Despite a nearly $3 billion blow from the recent 40-day strike at its U.S. manufacturing facilities, General Motors Co. (GM) today reported solid third-quarter earnings driven by the performance of North America and significant progress on what the company terms “transformational cost initiatives," which were originally projected to increase annual adjusted automotive free cash flow by approximately $6 billion by the end of 2020.
GM, which ratified a new four-year labor agreement with United Auto Worker members last Friday, reported a net revenue of $35.5 billion for the quarter, a 0.9% increase over Q3 2018, and income of $2.3 billion, an increase of 8.7% over the same period last year. The net strike impact to third-quarter EBIT-adjusted revenue was $1.0 billion. The company expects shares to be down $.052 for the quarter and approximately $2.00 for calendar year 2019.
Due to the overall impact of the strike – estimated at about $3 billion – GM lowered its outlook for the year, projecting a $2 reduction in earnings per share. Full-year adjusted auto free cash flow is expected to range from zero to $1 billion, down from the previous forecast of $4.5 billion to $6 billion. GM also cut projected 2019 capital expenditures from an anticipated $8 billion to $9 billion down to an estimated $7.5 billion.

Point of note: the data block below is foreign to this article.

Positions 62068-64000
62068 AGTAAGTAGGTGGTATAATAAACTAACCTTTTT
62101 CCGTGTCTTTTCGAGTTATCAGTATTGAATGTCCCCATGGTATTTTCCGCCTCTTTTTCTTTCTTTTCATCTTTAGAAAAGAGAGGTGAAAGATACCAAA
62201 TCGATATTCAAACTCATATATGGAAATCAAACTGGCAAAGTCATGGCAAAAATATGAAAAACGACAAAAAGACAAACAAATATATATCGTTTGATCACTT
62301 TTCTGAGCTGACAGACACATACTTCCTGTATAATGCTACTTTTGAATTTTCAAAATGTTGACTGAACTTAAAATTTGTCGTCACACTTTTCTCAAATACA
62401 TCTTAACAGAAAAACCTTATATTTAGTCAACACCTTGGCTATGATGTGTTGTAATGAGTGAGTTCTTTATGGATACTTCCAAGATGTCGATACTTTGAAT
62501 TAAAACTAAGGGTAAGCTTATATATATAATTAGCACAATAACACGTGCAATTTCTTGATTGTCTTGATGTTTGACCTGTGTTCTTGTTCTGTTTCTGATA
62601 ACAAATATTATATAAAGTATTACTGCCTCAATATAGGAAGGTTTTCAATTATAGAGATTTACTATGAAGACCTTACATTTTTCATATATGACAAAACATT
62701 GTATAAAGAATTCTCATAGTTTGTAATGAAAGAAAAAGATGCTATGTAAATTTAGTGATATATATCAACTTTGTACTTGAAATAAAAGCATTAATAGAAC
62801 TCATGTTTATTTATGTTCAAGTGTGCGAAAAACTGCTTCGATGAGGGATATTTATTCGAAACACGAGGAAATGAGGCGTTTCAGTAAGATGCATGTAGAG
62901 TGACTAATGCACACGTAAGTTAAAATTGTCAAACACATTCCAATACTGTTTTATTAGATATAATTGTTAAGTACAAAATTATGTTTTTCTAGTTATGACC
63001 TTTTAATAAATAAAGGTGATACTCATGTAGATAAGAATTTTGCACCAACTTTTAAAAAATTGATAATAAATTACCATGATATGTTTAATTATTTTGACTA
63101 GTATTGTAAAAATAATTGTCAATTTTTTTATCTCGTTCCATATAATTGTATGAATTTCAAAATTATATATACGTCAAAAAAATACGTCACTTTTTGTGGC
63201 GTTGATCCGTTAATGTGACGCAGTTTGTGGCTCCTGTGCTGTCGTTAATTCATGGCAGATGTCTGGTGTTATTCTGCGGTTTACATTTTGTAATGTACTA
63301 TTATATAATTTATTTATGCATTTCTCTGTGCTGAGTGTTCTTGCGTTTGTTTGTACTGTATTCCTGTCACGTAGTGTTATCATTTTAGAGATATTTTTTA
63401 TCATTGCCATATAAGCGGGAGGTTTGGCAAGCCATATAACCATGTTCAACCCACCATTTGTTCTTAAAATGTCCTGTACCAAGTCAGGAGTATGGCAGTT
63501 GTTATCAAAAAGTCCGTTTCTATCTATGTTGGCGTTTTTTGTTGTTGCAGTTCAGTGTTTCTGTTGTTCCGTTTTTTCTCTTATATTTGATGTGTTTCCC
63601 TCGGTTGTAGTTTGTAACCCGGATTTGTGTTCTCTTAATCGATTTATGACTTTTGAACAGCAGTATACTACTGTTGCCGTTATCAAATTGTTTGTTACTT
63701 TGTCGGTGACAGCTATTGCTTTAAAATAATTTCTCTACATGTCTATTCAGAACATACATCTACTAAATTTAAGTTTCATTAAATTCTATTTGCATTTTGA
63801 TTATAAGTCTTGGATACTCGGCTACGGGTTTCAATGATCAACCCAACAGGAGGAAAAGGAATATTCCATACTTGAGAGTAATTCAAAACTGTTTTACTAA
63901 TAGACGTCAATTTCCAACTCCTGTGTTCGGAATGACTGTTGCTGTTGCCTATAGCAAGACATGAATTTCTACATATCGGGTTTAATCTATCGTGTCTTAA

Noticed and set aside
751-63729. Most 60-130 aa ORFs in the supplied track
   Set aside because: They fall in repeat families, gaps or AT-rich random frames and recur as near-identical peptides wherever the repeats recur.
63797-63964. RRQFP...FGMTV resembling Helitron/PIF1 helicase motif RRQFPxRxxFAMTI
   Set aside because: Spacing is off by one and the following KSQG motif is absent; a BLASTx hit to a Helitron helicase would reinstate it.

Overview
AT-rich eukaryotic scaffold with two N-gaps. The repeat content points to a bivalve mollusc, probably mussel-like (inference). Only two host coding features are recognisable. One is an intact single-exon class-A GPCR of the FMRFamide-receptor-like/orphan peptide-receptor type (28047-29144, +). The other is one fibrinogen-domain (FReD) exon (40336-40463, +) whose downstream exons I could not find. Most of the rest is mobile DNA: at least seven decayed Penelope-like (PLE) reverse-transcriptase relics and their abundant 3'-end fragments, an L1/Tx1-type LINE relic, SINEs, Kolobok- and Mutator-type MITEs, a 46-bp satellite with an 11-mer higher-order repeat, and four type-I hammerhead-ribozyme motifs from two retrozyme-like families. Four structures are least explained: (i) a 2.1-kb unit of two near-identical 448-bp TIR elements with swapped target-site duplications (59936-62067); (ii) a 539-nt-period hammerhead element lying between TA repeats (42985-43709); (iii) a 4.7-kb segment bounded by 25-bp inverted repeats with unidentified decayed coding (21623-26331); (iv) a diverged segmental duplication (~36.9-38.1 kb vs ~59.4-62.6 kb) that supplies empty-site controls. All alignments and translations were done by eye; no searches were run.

Full-size Pickup Truck Maintains Momentum
GM was able to beat Wall Street expectations for the quarter. Even with production stoppages across the U.S., dealerships were able to deliver nearly 739,000 vehicles in Q3, an increase of 6% year-over-year. Results were led by the company’s all-new full-size pickups and the company’s fresh lineup of crossover vehicles.
GM was able to build sales in Q3 with the launch of its light-duty diesels and additional heavy-duty variants. From January to September, combined sales have increased more than eight percentage points of retail market share. Year-over-year, demand has been especially strong for all-new heavy-duty crew cab pickups.
Based on JD Powers PIN data, sales of the Chevrolet Silverado and GMC Sierra light-duty models were up 18% and 38% year-over-year respectively, and they have gained retail market share each consecutive month this quarter. Early production of HD models was focused on crew cabs, and those deliveries were up 19%. Overall pricing of the company’s all-new pickups remained strong, up about $2,200 year to date vs. the previous year.
“Our underlying third-quarter performance demonstrates the ongoing resilience and earnings power of our company, building on our leading truck and crossover franchises, and transformational cost actions,” Dhivya Suryadevara, General Motors CFO, stated. “Our focus going forward will continue to be the disciplined execution of our business plan.”